A Grapevine service announcement LOOK BUSY! Bárðarbunga Volcano Watch: The Afternoon Edition

Birth of a Notion

Published August 22, 2003

Things have changed. Mostly for the worse, but occasionally for the better. An instance of the latter could be seen on Saturday the 9th of August, as gays marched down Reykjavik’s main street, preceded by a police escort more worried about traffic jams than angry crowds as people brought their families and celebrated. Among those in the parade was troubadour Hörður Torfa, who had to flee Iceland in the 70´s and move to Sweden after he came out of the closet. Now he marched with hundreds, cheered by thousands. It was a day for gays, but it was also a day to be celebrated by everyone who has ever felt himself shut out of society for being what he is. In some ways, we all need to come out of our closets and strive for acceptance. Let the brave lead the way.
The only damper was the rain, and it also rained on Culture Night. One wonders if there is some sort of meteorological phenomenon at work by which large crowds of people attract rain. The highlight of the celebrations was the multitudes staring into the air watching a fireworks display. There’s some highly ironic metaphor at work there. I spent part of the night talking to hardcore band Total Fucking Destruction. One of them told me he had been offended by the Erro exhibition in the Reykjavík Art museum, particularly the picture portraying Israeli militarism. If even young American radicals can’t see the difference between criticism of Israeli expansionism and anti-semitism, then the Palestinians are well and duly screwed.
At midnight four young people protested outside the US embassy against the use of napalm in Iraq, lighting candles in coke bottles full of urine. Police reinforcements arrived on the scene to put out the insurrection, but no one was arrested.
And with the end of Culture Night the summer seems to be inevitable drawing to a close. The schools are opening again in order to make productive citizens of the young, vacationers are returning home, tourists and migrating birds are somewhat more sensibly heading south. Grapevine too is bidding farewell, for now that is, but promises to return next summer when the climate becomes more hospitable and sponsors more generous. It has all been passing so quickly, but then the summers get shorter with each passing year, or so at least it seems in my advanced age. In a few days I’ll be 27. If I were a rock star, I would stay in bed the whole year. Perhaps I will, just to make sure.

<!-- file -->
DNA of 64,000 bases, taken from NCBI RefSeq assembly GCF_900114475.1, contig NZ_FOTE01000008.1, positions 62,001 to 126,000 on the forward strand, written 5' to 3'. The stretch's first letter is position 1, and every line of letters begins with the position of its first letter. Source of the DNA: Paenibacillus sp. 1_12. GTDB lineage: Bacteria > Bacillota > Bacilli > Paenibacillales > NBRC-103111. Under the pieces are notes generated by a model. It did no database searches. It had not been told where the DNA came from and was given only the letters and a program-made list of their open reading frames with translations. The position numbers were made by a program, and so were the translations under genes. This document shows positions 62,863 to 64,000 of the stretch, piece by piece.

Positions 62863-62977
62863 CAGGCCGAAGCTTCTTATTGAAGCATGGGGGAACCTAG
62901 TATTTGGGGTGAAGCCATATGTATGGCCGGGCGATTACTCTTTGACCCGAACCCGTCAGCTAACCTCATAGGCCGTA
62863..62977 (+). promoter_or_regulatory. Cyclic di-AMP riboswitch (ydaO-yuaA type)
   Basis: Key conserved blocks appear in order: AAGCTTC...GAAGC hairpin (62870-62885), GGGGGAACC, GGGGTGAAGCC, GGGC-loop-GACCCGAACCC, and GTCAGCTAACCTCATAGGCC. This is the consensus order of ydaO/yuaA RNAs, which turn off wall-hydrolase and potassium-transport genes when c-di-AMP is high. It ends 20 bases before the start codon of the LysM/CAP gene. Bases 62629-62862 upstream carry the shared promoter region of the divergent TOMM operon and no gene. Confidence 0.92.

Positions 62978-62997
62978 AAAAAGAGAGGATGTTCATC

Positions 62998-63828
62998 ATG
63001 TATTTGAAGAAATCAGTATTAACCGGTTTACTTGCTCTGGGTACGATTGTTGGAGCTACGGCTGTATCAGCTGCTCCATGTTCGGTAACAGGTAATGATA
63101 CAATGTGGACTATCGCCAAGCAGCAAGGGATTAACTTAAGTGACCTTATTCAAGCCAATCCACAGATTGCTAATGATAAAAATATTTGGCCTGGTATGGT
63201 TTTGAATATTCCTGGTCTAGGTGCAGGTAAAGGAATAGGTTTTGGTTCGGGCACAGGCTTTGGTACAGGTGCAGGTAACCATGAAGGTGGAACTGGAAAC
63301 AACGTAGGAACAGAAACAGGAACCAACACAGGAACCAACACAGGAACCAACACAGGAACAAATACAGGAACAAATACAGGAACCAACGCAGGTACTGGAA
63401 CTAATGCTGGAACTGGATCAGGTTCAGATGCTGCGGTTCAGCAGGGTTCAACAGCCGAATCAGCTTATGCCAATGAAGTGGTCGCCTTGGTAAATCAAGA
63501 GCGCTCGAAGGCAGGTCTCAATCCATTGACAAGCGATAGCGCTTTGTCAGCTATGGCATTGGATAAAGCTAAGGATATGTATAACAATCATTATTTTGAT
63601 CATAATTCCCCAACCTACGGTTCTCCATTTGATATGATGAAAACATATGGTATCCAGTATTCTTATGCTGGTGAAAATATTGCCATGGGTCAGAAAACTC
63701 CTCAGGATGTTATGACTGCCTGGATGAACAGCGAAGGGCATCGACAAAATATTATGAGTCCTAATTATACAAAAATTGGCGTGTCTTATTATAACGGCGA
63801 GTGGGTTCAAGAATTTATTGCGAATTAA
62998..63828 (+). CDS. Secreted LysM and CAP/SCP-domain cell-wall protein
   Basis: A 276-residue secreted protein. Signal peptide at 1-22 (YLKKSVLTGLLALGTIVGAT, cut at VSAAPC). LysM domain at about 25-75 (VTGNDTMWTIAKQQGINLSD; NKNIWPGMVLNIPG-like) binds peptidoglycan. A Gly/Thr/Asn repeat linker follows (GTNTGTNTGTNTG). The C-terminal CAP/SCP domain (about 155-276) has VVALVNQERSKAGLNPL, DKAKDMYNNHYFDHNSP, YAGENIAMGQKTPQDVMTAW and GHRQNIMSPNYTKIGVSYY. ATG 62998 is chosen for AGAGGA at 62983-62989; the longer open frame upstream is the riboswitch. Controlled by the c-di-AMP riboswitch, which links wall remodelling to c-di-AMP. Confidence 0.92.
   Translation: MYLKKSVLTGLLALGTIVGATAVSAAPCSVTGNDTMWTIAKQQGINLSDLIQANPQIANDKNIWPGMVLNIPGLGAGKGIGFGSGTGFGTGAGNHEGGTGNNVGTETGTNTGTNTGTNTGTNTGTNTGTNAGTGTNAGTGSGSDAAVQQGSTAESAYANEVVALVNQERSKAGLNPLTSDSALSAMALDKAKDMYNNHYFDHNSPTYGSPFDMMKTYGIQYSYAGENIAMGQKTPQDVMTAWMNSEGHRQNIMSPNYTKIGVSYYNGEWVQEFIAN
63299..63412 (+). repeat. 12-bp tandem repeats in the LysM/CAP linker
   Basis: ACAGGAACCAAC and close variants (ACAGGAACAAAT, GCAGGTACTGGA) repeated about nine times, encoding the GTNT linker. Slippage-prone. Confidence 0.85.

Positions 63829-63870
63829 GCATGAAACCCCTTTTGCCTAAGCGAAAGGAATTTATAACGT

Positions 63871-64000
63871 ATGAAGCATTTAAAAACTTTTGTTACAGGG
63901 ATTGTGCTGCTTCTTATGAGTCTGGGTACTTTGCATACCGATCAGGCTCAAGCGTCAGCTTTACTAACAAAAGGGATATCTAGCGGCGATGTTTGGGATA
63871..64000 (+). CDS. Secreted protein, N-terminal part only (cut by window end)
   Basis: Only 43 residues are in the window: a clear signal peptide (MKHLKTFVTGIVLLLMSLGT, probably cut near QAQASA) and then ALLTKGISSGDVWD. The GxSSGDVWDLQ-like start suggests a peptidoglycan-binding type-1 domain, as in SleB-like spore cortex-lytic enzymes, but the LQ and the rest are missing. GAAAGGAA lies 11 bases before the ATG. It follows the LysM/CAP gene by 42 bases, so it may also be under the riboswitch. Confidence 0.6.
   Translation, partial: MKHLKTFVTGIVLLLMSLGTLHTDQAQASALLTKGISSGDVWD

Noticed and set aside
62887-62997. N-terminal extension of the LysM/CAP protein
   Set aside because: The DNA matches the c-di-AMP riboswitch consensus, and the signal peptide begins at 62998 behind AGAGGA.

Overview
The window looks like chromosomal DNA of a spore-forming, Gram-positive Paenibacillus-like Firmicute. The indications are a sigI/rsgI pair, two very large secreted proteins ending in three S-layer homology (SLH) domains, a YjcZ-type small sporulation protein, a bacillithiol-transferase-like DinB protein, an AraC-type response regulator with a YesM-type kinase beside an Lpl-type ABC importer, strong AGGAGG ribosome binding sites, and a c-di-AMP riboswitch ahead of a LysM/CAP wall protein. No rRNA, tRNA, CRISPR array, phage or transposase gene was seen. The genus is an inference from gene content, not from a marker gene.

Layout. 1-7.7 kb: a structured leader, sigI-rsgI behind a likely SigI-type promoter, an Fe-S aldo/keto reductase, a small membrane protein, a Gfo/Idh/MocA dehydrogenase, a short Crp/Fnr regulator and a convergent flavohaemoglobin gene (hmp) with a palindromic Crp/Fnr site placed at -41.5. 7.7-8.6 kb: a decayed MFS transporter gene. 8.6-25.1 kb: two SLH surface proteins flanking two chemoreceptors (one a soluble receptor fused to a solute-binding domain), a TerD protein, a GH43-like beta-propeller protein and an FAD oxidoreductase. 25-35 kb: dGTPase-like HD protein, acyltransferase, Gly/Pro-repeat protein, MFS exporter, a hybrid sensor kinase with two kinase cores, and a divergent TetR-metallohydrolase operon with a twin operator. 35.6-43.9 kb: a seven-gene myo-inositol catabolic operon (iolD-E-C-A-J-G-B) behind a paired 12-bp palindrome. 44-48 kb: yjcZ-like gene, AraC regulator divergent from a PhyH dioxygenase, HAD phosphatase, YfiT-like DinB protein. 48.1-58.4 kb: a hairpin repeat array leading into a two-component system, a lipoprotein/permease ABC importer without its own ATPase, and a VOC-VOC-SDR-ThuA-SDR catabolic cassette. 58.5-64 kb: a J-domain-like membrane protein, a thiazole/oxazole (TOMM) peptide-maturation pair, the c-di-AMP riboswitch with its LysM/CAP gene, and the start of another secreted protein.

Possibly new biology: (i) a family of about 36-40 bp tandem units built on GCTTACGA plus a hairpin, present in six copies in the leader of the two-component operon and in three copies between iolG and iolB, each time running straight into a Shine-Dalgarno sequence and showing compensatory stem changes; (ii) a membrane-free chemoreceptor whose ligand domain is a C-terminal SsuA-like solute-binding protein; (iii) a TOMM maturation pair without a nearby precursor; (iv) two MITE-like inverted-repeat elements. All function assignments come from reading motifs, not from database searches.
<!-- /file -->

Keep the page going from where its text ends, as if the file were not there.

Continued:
It was only last April, as I was stuffing myself at Nonni as is my want, that I noticed an ad asking for contributors to a new paper in English. I went and investigated, and found three men in a basement. On the walls were pictures of Che Guevara and John Lennon, and I knew I was in good company. Having spoken to them I returned to my then home in Belfast, giving little more thought to the men in the basement, who by then were hard at work nurturing Grapevine to manhood. Grapevine was apparently born, as are many good and not so good ideas, in a bar. This particular bar happened to be in the Czech Republic, and the two men sitting there might never have found their way there had it not been for The Prague Pill, an English language newspaper indispensable for this quest and most others. The beer in Prague being somewhat cheaper than the two strangers were used too, the ideas flowed freely. Before the night was through, the twosome, who happened to be called Hilmar and Jóndi, had decided to print an English language paper of their own, and, unlike most ideas conceived in bars, they set about bringing this to fruition after actually leaving the bar.
Once back on more familiar ground, among the bars of Reykjavík, a third man, Oddur, joined the team, a computer whiz retained at what has since become the standard Grapevine wage of a hug and a smile. They rented a basement, and set about making their debut in publishing. All they now needed was someone who could actually write. Failing this, they gave me a call and offered me a job seeing to it that pen would meet paper. I arrived home on the first day of June, for what was to be a series of sleepless nights in said basement, aided by the able help of photographer Aldís, graphic designer Höddi, proof reader and writer John Boyce, art critic Beata Rödlingnova, writers Alli, Raggi Robert Jackson and Caroline Ryan, among many others, whom we hereby send great big hug and a smile.